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E-Malt.com News article: China: Wholesale beer prices continuing to rise
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Wholesale prices of beer are continuing to rise in China as producers move to compensate for rising costs and pay for industrial upgrading, the Global Times reported on March 12.

Lin Changming, a beer dealer based in Hangzhou, capital of East China's Zhejiang Province, said that he's seen the wholesale price of Snow Beer, a Beijing-headquartered brand, go up by 3 yuan (47 cents) to "dozens of yuan" per 12-bottle case since the beginning of the year.

Other beers, like US brand Budweiser, are joining in.

"Budweiser has many different beer types but their prices generally surged after the Spring Festival, some more, some less," Lin told the Global Times on March 12. Industry website jiuyejia.com reported on March 11 that wholesale prices for some types of Budweiser surged to about 85 yuan per case after the Spring Festival from 57 yuan before the holidays.

AB InBev, maker of Budweiser, didn't reply to an interview request as of press time on March 12.

According to jiuyejia.com, other brands like Tsingtao Beer and Yanjing Beer had raised prices even before Budweiser's move.

A source at Denmark-based beer maker Carlsberg told the Global Times on March 12 that China's beer market is dominated by a few companies, so there are less needs for producers to compete on price.

"A collective price rise is easier to achieve in this market structure," he said, adding that Carlsberg had also raised its price recently, although he declined to disclose exact numbers.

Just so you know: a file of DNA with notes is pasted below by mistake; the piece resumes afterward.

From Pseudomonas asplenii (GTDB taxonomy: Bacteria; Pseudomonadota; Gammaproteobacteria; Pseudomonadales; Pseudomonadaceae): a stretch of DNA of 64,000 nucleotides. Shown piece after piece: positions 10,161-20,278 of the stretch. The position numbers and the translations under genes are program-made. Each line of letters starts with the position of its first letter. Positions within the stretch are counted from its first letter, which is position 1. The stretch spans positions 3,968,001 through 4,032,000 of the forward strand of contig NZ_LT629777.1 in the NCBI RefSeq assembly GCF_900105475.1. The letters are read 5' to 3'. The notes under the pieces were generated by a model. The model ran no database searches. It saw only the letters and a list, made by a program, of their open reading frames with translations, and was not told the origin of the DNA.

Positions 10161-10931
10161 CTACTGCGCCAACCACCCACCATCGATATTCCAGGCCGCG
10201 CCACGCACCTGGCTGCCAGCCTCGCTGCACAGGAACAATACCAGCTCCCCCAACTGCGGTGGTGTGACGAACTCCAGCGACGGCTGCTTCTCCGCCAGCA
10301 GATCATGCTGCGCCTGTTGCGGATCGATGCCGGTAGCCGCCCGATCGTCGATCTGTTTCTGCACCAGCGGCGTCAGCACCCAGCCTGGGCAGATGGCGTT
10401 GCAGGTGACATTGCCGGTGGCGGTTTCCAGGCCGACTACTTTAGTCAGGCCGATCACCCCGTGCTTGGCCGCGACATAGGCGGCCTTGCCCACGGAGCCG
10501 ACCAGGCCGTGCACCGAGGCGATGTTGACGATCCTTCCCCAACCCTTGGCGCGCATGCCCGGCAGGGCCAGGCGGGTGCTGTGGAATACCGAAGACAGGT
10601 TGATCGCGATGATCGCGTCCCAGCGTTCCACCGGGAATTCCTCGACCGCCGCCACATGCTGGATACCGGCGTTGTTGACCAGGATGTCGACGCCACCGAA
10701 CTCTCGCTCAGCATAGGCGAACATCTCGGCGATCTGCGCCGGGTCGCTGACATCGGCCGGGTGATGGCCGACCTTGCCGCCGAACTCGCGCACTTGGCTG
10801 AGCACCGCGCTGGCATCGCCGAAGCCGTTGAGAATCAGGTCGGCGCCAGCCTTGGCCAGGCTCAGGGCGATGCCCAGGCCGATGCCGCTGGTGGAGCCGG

"We as a distributor don't want to see this happen, as the price rise will eventually be paid by consumers, which might hurt our business," Lin said.

According to Lin, one reason for higher prices is that the costs of raw material, including packaging like paper and glass, have risen in recent months, forcing beer makers to adjust.

Zhu Danpeng, a Guangzhou-based food industry analyst, told the Global Times on March 12 that Chinese consumers are becoming more affluent and demanding about the quality of their alcoholic beverages.

"Companies are taking measures to achieve upgrading, and one move that some domestic beer companies may make is to acquire prestige brands," Zhu said. One example, he said, was the reported possible cooperation between State-owned China Resources Snow Breweries and Heineken.

Mergers cost a lot of money, which might be a reason behind the beer price rises, Zhu said.

The companies' drive to reform comes after years of decline for the beer sector. According to media reports, only in the fourth quarter of 2017 did the sector start to recover.

A beer dealer surnamed Chen based in Harbin, capital of Northeast China's Heilongjiang Province, said that consumers are also shifting away from "impulsive" consumption to "rational" consumption.

"Traditional mass-produced beer doesn't have much room to rebound," Chen told the Global Times on Monday, adding that craft beer, which offers better quality, is on the rise.

In addition, major beer producers have cut the number of distributors that handle their brews, causing sales to slump, he said.

"In Harbin, before 2014 there were about 300 beer distributors. Now there are only about only 100. I think many beer makers in China lack a sustained and pragmatic sales model," he said.

Zhu nevertheless said that in 2018, beer demand will pick up, as "2018 is a big year for sports events such as the World Cup and the Asian Games, which usually drive the growth of beer sales," he said.

13 March, 2018

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